Bipolar disorder is characterized by a switch between manic and depressive episodes. Recently, Freund and colleagues developed a lentiviral-induced animal model that is able to model both phases in one animal. By manipulating the dopamine D1 receptor (D1R) expression in the medial prefrontal cortex (mPFC) of rats, they were able to induce either mania- or depressive-like behavior one after the other. Lentiviral overexpression of the D1R in rats PFC induced mania-like behavior (ON state), whereas termination of this D1R overexpression (OFF state) resulted in depressive-like behavior. For a better understanding of the neurobiology connected to the observed behavior, this study investigated dopamine D2 receptor (D2R) alterations in the rat brain accompanied by induced mania- or depressive-like behavior. To obtain a first insight view on the impact of this D1R manipulation, the D2R properties were examined as a possible downstream target in several bipolar associated brain regions, like the PFC, striatum, nucleus accumbens, hippocampus and ventral tegmental area.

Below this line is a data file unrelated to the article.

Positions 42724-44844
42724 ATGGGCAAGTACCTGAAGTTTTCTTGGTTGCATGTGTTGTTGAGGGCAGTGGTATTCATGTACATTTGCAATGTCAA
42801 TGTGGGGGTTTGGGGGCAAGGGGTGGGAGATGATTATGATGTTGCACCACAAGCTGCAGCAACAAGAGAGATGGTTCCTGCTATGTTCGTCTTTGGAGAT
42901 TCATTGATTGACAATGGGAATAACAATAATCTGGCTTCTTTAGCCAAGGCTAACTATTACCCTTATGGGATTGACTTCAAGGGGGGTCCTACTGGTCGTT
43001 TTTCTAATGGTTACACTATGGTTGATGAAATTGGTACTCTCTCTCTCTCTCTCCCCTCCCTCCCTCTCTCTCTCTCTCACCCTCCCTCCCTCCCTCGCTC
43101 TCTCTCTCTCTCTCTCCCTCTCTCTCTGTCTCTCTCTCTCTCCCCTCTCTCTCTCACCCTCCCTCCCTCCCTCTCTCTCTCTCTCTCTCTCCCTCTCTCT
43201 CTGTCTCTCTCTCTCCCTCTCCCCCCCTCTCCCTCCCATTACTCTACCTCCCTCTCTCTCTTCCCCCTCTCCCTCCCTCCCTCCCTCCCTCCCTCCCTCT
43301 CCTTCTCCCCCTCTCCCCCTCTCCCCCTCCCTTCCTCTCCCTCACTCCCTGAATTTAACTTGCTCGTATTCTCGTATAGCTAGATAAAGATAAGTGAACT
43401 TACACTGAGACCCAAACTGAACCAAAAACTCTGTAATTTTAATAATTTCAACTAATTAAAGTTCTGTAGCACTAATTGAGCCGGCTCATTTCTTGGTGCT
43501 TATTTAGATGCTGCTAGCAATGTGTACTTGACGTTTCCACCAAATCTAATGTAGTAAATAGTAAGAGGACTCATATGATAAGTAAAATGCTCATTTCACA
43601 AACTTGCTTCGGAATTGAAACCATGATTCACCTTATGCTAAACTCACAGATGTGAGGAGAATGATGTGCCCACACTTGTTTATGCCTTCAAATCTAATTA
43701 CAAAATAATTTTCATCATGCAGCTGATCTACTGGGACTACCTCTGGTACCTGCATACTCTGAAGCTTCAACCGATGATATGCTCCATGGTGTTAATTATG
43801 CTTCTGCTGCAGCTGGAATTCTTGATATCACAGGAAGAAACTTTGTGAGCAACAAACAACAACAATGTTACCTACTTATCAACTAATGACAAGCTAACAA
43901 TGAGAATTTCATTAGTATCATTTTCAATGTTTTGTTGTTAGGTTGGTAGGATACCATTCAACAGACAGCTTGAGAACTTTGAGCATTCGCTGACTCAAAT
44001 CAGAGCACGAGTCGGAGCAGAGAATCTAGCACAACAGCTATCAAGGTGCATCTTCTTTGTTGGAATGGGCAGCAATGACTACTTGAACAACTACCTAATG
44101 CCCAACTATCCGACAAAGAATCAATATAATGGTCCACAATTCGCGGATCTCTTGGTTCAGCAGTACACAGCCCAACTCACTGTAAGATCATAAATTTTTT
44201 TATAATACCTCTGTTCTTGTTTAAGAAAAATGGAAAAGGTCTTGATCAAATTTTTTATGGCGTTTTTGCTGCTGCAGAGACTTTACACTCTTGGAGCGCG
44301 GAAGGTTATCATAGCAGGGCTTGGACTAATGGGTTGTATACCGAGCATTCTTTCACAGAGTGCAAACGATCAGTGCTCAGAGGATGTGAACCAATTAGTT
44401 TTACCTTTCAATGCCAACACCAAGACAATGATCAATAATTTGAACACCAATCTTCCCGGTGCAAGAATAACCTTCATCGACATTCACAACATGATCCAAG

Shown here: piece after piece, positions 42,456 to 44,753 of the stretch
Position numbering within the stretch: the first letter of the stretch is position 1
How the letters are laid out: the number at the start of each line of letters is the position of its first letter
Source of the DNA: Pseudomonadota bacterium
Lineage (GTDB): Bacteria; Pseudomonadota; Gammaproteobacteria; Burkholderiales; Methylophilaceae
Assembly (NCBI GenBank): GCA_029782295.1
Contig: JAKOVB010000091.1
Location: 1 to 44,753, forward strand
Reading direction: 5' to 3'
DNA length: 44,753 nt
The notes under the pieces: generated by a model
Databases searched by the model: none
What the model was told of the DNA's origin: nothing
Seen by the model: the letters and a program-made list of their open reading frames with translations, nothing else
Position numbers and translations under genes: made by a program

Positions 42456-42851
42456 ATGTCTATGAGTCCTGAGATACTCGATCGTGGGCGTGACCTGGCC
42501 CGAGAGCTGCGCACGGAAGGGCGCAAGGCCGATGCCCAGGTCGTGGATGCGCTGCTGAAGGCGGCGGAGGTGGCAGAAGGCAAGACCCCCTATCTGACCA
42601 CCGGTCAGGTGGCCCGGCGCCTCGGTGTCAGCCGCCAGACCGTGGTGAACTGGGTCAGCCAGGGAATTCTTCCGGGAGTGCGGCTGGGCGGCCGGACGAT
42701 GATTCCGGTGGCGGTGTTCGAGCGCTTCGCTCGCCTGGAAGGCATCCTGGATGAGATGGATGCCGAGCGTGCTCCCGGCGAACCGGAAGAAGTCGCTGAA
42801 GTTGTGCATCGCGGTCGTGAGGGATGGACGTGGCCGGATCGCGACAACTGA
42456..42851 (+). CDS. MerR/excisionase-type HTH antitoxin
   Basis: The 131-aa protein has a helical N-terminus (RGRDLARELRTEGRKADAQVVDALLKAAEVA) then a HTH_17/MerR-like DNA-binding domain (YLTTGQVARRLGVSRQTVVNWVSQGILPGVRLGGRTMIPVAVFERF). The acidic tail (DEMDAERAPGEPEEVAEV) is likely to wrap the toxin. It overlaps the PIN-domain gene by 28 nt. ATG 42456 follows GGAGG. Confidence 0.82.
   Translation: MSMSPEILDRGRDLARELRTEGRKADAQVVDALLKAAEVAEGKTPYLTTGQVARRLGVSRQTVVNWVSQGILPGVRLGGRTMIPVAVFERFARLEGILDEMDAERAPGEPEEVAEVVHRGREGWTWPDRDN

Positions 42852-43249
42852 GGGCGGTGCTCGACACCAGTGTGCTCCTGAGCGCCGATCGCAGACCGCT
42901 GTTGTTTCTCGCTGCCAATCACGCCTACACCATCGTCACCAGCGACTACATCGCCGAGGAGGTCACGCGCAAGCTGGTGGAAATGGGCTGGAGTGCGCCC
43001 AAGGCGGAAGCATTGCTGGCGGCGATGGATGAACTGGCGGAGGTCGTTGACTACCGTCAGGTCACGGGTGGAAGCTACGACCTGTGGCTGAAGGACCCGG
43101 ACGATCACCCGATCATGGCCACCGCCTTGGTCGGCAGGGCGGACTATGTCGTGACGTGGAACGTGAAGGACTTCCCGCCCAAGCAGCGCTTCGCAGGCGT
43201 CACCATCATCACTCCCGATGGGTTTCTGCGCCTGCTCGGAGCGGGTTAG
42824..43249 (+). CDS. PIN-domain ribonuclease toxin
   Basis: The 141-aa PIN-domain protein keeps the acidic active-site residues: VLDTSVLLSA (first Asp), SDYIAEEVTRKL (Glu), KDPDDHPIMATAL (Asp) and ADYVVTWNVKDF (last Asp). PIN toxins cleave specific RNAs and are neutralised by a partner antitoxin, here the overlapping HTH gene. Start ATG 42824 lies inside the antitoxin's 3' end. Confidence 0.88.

Dominik Beyer studied Biology at the Johannes Gutenberg-University in Mainz and received his Master of Science in Neurobiology at the Eberhard Karls University in Tübingen. Since 2017 he is working on his PhD with Prof. Freund at the Ruhr-University Bochum. He is supported with a doctoral fellowship of the Studienstiftung des deutschen Volkes.
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psychiatry, bipolar disorder, viral construct, dopamine D1 receptor, dopamine D2 receptor, positron-emission tomography, raclopride
SCIENCE / Biology